With a great deal of focus on the $1.9 billion in fines being paid out by HSBC, little mention was made of the fact that HSBC had roughly $2.5 trillion in assets, and earned $22 billion in profits in 2011. But not to worry, HSBC’s executive said that they “accept responsibility for our past mistakes,” and added: “We have said we are profoundly sorry for them, and we do so again.” So not only did the executives of the world’s second largest bank apologize for laundering billions in drug money (along with other crimes), but they apologized… again. Thus, they pay a comparably small fine and face no criminal charges. I wonder if a crack dealer from a ghetto in the United States could avoid criminal prosecution if he were to apologize not once, but twice. Actually, we don’t have to wonder. In May of 2012, as HSBC executives were testifying before the U.S. Senate in Washington D.C., admitting their role in drug money laundering, a poor black man was convicted of peddling 5.5 grams of crack cocaine just across the river from the U.S. Capitol building, and he was given 10 years in prison.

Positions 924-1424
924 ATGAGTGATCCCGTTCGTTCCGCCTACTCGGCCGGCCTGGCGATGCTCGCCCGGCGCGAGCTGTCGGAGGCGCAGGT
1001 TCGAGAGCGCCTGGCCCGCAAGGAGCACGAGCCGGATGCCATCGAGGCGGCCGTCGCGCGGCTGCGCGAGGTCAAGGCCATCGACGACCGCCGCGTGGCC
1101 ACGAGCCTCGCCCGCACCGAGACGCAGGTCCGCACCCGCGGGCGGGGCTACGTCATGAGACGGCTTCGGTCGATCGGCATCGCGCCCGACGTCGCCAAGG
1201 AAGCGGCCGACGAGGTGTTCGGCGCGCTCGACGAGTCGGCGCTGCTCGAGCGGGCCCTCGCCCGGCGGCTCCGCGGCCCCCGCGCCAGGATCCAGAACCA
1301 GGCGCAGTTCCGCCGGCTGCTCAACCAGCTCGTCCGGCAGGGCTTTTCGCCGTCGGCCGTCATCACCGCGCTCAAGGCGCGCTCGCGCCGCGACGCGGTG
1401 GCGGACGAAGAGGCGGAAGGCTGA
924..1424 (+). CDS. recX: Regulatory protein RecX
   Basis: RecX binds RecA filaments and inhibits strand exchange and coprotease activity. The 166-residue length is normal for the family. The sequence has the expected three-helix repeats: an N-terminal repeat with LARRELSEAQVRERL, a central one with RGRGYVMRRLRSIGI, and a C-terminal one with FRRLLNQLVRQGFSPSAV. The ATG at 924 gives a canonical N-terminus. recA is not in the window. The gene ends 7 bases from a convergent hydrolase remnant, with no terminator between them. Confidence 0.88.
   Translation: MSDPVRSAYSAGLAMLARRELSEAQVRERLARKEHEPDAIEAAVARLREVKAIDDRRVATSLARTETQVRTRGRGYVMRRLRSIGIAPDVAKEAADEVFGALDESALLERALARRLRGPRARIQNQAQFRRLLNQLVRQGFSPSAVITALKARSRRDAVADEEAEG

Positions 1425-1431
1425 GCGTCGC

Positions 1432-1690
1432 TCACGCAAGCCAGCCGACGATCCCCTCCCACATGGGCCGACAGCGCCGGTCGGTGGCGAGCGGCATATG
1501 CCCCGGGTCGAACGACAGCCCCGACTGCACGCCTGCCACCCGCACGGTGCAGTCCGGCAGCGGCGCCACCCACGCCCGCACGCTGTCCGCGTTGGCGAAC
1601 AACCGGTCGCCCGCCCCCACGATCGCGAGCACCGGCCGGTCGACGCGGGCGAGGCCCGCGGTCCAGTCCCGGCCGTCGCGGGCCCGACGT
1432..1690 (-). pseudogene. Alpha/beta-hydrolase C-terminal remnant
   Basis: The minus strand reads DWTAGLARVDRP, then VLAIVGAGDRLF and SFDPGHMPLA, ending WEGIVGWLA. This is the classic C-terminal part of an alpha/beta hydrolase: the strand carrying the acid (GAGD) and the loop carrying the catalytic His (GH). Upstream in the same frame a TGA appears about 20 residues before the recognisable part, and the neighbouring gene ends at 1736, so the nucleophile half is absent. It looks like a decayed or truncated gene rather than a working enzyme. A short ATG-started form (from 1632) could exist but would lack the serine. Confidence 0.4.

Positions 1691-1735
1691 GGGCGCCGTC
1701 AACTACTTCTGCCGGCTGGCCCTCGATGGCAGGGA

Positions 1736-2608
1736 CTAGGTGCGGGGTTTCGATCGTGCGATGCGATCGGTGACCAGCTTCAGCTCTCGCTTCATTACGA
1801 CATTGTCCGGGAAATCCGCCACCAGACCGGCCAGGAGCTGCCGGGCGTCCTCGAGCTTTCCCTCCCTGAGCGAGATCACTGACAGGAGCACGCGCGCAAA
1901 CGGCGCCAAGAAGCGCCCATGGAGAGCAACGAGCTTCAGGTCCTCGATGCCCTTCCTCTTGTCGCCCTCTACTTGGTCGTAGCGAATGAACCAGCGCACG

Back in August the bank stated that they had put aside $700 million to pay fines for illegal activities, which conveniently was the exact amount they were fined by the U.S. Justice Department (not including the forfeiture of profits). Lanny Breuer declared the settlement to be “a very just, very real and very powerful result.” Indeed, one could agree that the results are “powerful” and “very real,” in that they provide a legal state-sanctioned decision that big banks will not be prosecuted for their vast criminal activities, precisely because they are big banks. The “very real” result of this is that we can guarantee that such criminal behaviour will continue, since the banks will continue to be protected by the state. With news of the settlement, HSBC’s market share price rose by 2.8%, a clear sign that “financial markets” also reward criminal behaviour and the “pervasively polluted” culture at HSBC (in the words of the U.S. Senate report).